4. In civilized life domestic hatred usually expresses itself by saying things which would appear quite harmless on paper (the words are not offensive) but in such a voice, or at such a moment, that they are not far short of a blow in the face. To keep this game up you and Glubose must see to it that each of these two fools has a sort of double standard. Your patient must demand that all his own utterances are to be taken at their face value and judged simply on the actual words, while at the same time judging all his mother's utterances with the fullest and most over-sensitive interpretation of the tone and the context and the suspected intention. She must be encouraged to do the same to him. Hence from every quarrel they can both go away convinced, or very nearly convinced, that they are quite innocent. You know the kind of thing: "I simply ask her what time dinner will be and she flies into a temper." Once this habit is well established you have the delightful situation of a human saying things with the express purpose of offending and yet having a grievance when offense is taken.
Finally, tell me something about the old lady's religious position. Is she at all jealous of the new factor in her son's life? - at all piqued that he should have learned from others, and so late, what she considers she gave him such good opportunity of learning in childhood? Does she feel he is making a great deal of "fuss" about it - or that he's getting in on very easy terms? Remember the elder brother in the Enemy's story.
Your affectionate uncle,
"For in the same way you judge others, you will be judged, and with the measure you use, it will be measured to you. Why do you look at the speck of sawdust in your brother's eye and pay no attention to the plank in your own eye? How can you say to your brother, 'Let me take the speck out of your eye,' when all the time there is a plank in your own eye? You hypocrite, first take the plank out of your own eye, and then you will see clearly to remove the speck from your brother's eye" (Matthew 7:2-5).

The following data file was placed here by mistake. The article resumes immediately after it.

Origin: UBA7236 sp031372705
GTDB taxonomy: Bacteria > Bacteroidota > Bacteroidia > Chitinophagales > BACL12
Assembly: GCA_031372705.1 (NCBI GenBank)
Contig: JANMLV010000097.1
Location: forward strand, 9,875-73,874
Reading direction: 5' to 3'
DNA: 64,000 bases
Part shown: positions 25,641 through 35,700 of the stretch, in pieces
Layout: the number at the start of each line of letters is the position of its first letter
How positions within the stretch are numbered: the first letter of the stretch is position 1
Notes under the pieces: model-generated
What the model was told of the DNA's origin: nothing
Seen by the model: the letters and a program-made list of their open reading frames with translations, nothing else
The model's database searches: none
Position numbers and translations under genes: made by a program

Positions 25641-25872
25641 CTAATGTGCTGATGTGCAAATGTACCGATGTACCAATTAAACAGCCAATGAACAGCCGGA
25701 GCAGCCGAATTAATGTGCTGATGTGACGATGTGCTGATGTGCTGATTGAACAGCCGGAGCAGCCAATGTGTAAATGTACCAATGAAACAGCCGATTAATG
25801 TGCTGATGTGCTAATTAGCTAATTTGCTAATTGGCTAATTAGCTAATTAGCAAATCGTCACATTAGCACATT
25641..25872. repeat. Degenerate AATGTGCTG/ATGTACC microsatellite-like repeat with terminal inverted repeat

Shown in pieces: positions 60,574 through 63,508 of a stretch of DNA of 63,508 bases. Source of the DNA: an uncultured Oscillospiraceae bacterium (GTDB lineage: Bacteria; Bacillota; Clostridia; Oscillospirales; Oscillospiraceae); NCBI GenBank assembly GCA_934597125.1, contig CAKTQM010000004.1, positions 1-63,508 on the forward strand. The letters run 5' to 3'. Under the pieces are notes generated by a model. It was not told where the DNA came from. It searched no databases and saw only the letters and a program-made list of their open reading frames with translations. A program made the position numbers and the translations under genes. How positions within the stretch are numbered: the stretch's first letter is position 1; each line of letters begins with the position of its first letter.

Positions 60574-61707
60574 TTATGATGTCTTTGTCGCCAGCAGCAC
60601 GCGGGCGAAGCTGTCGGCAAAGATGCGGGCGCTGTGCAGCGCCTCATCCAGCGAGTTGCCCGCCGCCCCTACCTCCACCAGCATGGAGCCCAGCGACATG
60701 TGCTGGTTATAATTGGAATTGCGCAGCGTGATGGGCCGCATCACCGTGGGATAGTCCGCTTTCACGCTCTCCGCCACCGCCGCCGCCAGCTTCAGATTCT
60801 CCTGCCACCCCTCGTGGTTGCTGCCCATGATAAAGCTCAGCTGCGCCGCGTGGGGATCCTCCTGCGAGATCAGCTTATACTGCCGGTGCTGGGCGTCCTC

1. What part of this week's reading stuck home to you the most? Why?
2. If the patient acts according to Screwtape's goal above, will God judge him in the way he judges himself or in the way he judges his mother?
3. Give advice to the patient, using examples from your own life.
a) What could he do if his mother has unkind intentions behind her words?
b) What could he do if his mother misinterprets something he has said and reacts angrily?
4. Screwtape wants the patient to focus on his mother's sins and irritations, while ignoring his own duties and flaws.
a) Where does Jesus say our focus should be?
b) What will happen in the patient's life if he follows Screwtape's advice.
c) What will happen if he follows Jesus' advice?
d) What might happen if the patient began to habitually respond to irritations by praying, "Lord, my mother is probably damaging a lot of her relationships, and that must hurt her. Please help her to grow. In the meantime, give me patience to love her as You love her and the wisdom to see her as You see her. Show me where I do the same thing and help me overcome it."